The UltraSPARC Architecture manual documents the situation very well in section 9.5. It gives these rules which cover the default behaviour:

  • Each load instruction behaves as if it were followed by a MEMBAR #LoadLoad and #LoadStore.
  • Each store instruction behaves as if it were followed by a MEMBAR #StoreStore.
  • Each atomic load-store behaves as if it were followed by a MEMBAR #LoadLoad, #LoadStore, and #StoreStore.

There's a table in section 9.5.3 which covers when membars are necessary. Basically, membars are necessary for ordering of block loads and stores, and for ordering non-cacheable loads and stores. There is an interesting note where it indicates that a membar is necessary to order a store followed by a load to a different addresses; if the address is the same the load will get the correct data. This at first glance seems odd - why worry about whether the store is complete if the load is of independent data. However, I can imagine this being useful in situations where the same physical memory is mapped using different virtual address ranges - not something that happens often, but could happen in the kernel.

As a footnote, the equivalent x86 instruction is the mfence. There's a good discussion of memory ordering in section 7.2 of the Intel Systems Programming Guide.

There's some more discussion of this topic on Dave Dice's weblog.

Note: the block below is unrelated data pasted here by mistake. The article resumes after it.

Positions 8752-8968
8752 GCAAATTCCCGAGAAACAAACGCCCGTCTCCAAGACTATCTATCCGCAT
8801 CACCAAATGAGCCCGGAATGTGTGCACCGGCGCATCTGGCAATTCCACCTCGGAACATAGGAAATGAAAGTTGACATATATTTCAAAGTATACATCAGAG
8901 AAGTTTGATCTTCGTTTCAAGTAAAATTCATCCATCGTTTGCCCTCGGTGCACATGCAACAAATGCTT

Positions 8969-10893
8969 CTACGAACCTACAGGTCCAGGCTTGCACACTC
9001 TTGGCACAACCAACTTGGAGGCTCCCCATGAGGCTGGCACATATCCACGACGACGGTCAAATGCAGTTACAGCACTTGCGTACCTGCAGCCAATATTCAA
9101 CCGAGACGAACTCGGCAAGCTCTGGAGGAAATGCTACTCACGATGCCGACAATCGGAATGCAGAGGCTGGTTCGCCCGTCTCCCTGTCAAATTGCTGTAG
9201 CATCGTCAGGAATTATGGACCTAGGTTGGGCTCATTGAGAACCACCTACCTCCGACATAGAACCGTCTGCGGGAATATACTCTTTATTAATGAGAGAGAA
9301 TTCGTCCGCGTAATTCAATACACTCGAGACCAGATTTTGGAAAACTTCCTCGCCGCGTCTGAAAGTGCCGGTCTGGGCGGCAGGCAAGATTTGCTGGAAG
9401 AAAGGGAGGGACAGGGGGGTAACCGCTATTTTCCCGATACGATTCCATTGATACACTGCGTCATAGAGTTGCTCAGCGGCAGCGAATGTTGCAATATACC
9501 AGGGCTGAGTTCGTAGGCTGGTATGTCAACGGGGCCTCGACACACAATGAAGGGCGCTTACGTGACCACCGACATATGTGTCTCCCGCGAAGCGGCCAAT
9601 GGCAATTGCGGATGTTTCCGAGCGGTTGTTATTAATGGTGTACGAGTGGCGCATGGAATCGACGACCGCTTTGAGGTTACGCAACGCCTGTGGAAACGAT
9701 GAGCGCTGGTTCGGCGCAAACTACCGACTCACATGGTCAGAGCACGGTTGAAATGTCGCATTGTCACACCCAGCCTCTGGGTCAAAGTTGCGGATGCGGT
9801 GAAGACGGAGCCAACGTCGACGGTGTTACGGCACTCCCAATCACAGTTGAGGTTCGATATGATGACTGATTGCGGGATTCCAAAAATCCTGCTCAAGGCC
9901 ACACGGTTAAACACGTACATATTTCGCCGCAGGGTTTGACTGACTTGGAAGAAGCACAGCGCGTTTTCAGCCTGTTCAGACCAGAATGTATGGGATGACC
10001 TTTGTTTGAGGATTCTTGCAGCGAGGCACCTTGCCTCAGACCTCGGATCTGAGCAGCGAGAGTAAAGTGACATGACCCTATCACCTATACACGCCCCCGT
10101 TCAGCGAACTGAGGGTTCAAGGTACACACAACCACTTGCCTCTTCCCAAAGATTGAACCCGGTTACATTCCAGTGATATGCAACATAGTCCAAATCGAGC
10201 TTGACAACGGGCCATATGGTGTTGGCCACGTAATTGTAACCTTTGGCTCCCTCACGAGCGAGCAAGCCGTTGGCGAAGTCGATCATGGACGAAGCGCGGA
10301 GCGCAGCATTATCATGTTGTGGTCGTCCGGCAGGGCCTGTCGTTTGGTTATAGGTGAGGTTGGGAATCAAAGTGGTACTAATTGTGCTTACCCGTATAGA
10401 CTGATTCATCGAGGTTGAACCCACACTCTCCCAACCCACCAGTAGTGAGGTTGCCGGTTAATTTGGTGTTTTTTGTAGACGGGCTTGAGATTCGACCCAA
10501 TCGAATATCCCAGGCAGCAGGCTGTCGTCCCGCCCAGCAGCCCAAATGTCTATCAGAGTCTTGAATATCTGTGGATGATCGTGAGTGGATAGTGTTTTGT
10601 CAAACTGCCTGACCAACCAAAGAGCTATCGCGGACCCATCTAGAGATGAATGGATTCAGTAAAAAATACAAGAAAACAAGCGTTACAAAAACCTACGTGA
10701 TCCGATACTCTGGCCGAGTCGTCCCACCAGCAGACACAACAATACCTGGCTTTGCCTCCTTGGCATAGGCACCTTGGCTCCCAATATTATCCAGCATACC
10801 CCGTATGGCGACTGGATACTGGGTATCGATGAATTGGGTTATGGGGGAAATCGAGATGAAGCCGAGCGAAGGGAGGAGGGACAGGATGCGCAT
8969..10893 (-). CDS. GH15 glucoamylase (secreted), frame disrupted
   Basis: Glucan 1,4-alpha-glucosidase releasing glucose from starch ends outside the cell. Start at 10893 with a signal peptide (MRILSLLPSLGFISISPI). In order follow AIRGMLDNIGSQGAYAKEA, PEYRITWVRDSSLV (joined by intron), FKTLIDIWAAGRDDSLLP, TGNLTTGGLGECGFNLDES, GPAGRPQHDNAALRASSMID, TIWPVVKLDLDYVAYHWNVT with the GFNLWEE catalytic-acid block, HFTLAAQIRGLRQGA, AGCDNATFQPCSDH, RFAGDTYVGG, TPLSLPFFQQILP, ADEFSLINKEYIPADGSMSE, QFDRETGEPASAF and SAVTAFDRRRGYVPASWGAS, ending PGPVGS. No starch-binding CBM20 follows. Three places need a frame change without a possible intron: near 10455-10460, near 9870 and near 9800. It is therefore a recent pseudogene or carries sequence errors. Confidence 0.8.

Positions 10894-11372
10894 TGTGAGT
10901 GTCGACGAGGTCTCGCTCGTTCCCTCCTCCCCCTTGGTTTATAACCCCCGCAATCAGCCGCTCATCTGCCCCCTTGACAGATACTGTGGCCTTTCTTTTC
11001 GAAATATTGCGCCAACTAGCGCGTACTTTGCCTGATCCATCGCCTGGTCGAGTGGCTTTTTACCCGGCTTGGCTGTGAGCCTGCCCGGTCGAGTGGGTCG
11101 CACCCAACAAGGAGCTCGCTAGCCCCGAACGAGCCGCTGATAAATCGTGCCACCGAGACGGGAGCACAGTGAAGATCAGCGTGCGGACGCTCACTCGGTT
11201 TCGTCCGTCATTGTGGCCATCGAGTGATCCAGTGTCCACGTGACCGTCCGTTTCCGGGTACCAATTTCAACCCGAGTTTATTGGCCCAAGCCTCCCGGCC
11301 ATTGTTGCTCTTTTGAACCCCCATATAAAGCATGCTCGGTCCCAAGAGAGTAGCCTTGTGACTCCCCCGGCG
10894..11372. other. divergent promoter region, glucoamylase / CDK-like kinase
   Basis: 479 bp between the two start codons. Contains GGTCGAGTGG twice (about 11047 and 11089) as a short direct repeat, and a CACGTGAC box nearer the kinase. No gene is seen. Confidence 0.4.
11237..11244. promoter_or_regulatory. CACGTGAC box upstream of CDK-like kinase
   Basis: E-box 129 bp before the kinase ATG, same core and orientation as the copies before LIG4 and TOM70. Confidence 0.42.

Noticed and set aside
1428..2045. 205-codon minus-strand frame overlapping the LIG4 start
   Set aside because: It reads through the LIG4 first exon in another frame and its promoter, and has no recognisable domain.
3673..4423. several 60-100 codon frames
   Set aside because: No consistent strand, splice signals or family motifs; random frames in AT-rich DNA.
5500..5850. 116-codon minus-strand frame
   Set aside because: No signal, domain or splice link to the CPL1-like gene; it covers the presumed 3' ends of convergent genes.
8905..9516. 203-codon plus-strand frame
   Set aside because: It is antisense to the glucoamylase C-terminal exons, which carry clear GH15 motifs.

Friday May 02, 2008

Official reschedule notice for CommunityOne

Session ID: S297077
Session Title: Techniques for Utilizing CMT
Track: Chip Multithreading (CMT): OpenSPARCâ„¢
Room: Esplanade 302
Date: 2008-05-05
Start Time: 13:30 

The official timetable has also been updated

Embedded Systems Conference Presentation

I got the opportunity to present at the embedded systems conference in San Jose a couple of weeks back. My presentation covered parallelising a serial application, a quick tour of what to do, together with an overview of the tools that Sun Studio provides to help out. The presentation is now available on the OpenSPARC website.

Wednesday Apr 30, 2008

CommunityOne Panel and reschedule

I've heard that my session at CommunityOne is now scheduled from 1:30. The panel session that was scheduled for that time has been shifted to the 11:00am slot. However, the timetable currently up on the site does not reflect that change. I've been invited to appear on the panel - which I'm looking forward to. See you there!

Tuesday Apr 29, 2008

Multicore expo available - Microparallelisation

My presentation "Strategies for improving the performance of single threaded codes on a CMT system" has been made available on the OpenSPARC site.

The presentation discusses "microparallelisation", in the the context of parallelising an example loop. Microparallelisation is the aim of obtaining parallelism through assigning small chunks of work to discrete processors. Taking a step back...

With traditional parallelisation the idea is to identify large chunks of work that can be split between multiple processors. The chunks of work need to be large to amortise the synchronisation costs. This usually means that the loops have a huge trip count.